Book Review: What Game Are You Playing?

Work is a game and in order to achieve your end goal, one must know the secret: don’t follow the rules, create your own.  “From the moment we’re born, others’ expectations shape our behaviors, choices, and definitions of success,” says Robin Moriarty Ph.D., a personal development expertglobal business executive, and professor. “Conditioning is a part of every society, and it’s not necessarily bad. It just means that someone else is defining your bigger game of life for you. When you play your own game, you write the rules, you decide what winning looks like, you control the choices, you make the moves, and you can design the game to be what you want it to be. So, no matter what game others are playing, you’re playing your own game, and you’re winning.”


Moriarty has designed her life and career in a way that has allowed her to live on four continents and travel to over 60 countries. Her gutsy approach has allowed her to move past cultural conditioning of The American Dream and formulate a winning strategy to accomplish what matters most in her life. She shares her anthropological insight and international adventures in her forthcoming book, What Game Are You Playing?: A Framework for Redefining Success and Achieving What Matters Most 


What Game Are You Playing? Review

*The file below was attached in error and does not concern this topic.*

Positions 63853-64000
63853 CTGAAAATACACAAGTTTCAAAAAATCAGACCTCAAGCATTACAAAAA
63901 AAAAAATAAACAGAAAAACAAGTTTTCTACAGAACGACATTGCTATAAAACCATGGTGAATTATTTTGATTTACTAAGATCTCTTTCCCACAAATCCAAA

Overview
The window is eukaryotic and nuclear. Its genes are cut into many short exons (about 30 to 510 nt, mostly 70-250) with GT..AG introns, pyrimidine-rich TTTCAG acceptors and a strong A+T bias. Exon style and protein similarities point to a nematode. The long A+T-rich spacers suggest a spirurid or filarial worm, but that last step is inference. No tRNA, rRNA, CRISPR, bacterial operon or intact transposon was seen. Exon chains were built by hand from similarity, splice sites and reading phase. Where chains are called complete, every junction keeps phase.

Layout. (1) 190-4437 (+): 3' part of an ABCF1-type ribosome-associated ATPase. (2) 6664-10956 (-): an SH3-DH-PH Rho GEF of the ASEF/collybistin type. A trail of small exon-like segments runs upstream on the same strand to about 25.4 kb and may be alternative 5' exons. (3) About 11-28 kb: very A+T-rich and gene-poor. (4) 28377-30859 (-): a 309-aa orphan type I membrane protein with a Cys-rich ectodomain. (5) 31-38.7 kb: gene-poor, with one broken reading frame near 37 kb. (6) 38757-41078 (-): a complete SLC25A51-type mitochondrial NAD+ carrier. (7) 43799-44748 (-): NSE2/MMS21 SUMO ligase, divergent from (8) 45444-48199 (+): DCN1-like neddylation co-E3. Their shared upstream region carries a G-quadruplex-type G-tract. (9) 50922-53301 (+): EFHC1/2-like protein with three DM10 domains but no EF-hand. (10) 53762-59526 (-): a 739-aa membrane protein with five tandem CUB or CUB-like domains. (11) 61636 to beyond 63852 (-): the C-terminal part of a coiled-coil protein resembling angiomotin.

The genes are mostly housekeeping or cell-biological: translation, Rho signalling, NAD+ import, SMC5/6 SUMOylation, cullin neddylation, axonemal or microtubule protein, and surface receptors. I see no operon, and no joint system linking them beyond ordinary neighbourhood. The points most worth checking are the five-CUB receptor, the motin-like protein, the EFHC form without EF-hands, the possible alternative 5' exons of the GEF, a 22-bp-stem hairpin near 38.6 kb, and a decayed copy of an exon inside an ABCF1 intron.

I found that this book resonated with me more than any other self-improvement book that I’ve read (and I’ve read a lot!). Like the author, I have an unconventional job, I’m childfree and love to travel. This makes many people uncomfortable and I spent my twenties trying to fit into society’s idea of what success should look like. This lead to a quarter life crisis and a few nervous breakdowns. What Game Are You Playing? inspired me to continue to pursue things that make me happy and fulfilled, rather than trying to keep up with others around me.

Moriarty points out that this is all a game and you must make sure that it’s one you want to play with your own definition of success. You were conditioned from an early age to play a game created by other people so you must work hard to overcome this conditioning and discover what you really want out of life. If your definition of success differs from the norm, it will be harder because society rewards standard definitions of success. Tax incentives are offered for home ownership, marriage, having children and retirement savings. The wedding industry is huge, profiting off of society’s idea of what a romantic relationship should look like.

Many people are living a life that looks perfect from the outside, but are exhausted and resentful on the inside because they’re playing someone else’s game. Re-defining your definition of success may be scary and uncomfortable for yourself and others because we’ve been conditioned to play it safe.

Moriarty highlights the importance of getting the right kind of support. People may encourage you to follow a certain path because it’s easier or it worked for them. They may also discourage you from pursuing goals that seem risky or difficult. Therefore, you must surround yourself with individuals that encourage you to find out what makes you truly happy. That may mean big changes, discomfort and uncertainty. It may also mean distancing yourself from people that discourage you. But it’s better than living a life pursuing goals that don’t excite you.